Language Endangerment and Revitalization: The Case of Quechua

Ryan Goos snapped a photo at Las Salinas Grandes, a salt flat in northern Argentina, during a study-abroad trip to the country in the spring of 2015.

Ryan Goos ’16
Majors: International Studies, Spanish

Research Abstract

In an increasingly globalized world, indigenous and minority languages are becoming obsolete and outdated in favor of the culturally and politically dominant “global languages” such as English, Spanish, Chinese, etc. In fact, some linguists claim that up to 90 percent of the world’s 6,000–7,000 languages will become extinct in the next century. This project aims to understand why language loss is an issue that needs to be addressed, why languages are dying so quickly, and how they can potentially be revitalized. I will assess these questions by looking at case studies of language-revitalization programs across the planet and analyzing why they were successful or unsuccessful. I will then apply this information to the current situation of Quechua in Peru, Bolivia, Ecuador, and Argentina to predict if the language will grow into the future or suffer the same fate as thousands of other languages around the world. The main goals of this project are to bring attention to the linguistic rights of minority groups that are quickly seeing the disappearance of their native languages and to explore which strategies are most helpful in preventing further language extinction.

Inspired by Studying Abroad

About his capstone project, Ryan Goos, a double major in Spanish and international studies, says, “The inspiration for this project actually came from a course that I took while abroad in Argentina. The class was called Latin American Culture, and it focused on the indigenous cultures that were or are present on the continent. It was in this class that I learned more about the Quechua language and the group of people who speak it. I connected this with the idea of language endangerment and language death because this has been a topic that has been covered in a few of the linguistics courses here at Luther. So I wanted to take the more general knowledge that I had gained in my coursework at Luther and apply that to a more specific subject that I discovered while abroad in Argentina.”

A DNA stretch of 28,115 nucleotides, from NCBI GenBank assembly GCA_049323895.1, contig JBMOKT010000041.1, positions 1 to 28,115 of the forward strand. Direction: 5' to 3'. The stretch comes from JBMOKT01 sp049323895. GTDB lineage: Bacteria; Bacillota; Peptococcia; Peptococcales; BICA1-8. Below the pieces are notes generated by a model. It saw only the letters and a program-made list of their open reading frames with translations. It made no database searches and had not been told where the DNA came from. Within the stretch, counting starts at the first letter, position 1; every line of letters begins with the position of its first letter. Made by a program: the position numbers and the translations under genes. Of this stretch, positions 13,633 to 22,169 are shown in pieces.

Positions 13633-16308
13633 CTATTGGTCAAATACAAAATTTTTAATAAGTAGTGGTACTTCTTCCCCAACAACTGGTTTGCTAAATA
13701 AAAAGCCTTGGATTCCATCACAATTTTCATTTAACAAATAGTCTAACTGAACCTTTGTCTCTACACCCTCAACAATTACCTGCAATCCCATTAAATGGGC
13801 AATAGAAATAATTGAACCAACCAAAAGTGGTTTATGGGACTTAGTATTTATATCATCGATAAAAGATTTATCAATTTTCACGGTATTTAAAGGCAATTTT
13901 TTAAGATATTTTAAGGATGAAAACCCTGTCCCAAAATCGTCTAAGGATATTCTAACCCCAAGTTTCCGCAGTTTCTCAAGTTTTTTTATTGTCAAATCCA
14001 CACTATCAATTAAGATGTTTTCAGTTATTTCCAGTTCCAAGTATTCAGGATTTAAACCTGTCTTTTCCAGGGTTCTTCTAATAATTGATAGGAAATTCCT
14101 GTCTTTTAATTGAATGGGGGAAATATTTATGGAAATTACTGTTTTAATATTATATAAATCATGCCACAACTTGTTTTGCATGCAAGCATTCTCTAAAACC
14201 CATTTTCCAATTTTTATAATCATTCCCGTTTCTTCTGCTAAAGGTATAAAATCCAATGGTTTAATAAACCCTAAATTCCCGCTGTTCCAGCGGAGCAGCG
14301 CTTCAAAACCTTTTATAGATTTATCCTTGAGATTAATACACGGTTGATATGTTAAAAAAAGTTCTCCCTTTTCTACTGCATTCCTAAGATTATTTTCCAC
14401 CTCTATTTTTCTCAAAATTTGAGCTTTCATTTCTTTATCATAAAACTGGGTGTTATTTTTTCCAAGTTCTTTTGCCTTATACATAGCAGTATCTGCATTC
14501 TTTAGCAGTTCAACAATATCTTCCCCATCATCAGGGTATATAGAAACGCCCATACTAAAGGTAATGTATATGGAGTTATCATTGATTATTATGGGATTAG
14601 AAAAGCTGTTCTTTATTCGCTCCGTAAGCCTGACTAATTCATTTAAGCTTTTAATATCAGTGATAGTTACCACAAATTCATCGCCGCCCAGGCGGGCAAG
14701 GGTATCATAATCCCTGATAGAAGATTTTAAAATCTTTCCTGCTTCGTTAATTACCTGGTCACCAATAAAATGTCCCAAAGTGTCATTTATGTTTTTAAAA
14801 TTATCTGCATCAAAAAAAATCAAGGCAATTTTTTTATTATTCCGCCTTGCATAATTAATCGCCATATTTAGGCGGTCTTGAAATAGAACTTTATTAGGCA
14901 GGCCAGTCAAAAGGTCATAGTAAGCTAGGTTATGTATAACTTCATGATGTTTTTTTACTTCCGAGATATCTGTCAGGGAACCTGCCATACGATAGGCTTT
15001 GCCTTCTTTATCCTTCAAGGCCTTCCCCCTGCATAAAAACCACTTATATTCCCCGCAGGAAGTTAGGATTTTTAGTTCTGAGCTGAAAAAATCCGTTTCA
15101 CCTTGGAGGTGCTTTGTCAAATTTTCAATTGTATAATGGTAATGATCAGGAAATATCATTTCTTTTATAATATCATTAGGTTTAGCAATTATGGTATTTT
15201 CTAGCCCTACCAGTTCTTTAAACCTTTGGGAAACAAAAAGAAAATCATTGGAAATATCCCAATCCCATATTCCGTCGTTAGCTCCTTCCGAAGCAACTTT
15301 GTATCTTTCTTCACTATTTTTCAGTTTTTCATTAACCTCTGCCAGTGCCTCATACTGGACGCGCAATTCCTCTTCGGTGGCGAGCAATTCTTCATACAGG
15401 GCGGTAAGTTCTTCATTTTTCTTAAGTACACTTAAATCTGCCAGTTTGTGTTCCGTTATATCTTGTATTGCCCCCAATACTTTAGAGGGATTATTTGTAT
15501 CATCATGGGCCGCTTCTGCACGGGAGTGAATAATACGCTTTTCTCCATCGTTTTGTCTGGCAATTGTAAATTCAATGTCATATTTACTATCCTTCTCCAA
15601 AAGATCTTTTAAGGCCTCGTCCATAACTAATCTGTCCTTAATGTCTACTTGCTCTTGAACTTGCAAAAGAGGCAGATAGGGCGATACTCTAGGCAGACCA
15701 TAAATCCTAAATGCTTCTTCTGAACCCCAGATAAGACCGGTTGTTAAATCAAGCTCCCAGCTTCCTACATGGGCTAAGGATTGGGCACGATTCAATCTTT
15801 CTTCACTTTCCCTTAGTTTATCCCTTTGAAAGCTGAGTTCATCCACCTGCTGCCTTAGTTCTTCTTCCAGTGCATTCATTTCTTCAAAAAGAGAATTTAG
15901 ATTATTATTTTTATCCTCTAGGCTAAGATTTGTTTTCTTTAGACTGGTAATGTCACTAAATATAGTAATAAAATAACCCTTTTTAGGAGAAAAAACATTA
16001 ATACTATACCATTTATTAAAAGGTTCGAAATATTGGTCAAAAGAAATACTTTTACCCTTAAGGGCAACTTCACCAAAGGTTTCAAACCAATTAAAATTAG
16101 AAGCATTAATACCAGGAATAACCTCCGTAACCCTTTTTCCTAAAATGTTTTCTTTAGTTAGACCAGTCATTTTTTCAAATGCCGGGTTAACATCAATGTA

Tackling a 50-page Paper

For many students, a capstone project is the biggest undertaking that they’ve faced in their academic career. Says Goos, “The task of writing a 40–50 page paper is overwhelming at the start—it can feel almost impossible at times. But with some guidance from amazing professors, the process of completing such a large project can actually be fun. And I feel a lot more confidence about eventually heading to graduate school because of this project, which is great.”

Preparation for Graduate School

Goos believes that while the challenges of a capstone project are great, so are the rewards: “One challenging aspect of writing something like this is learning to balance the wide range of comments that you get from professors. Each of my three readers added different perspectives, which was useful for many reasons, but they also could see my paper going in different directions because of it. And so it was a challenge trying to find that balance between all the comments that I received and the direction that I wanted to take for my project. But the most rewarding part about writing a paper like this is that it was great practice for when I eventually go to graduate school. Having gone through a large project like this and learning how to balance comments from different people, I feel much more prepared to do a similar project in a master’s or doctoral program.”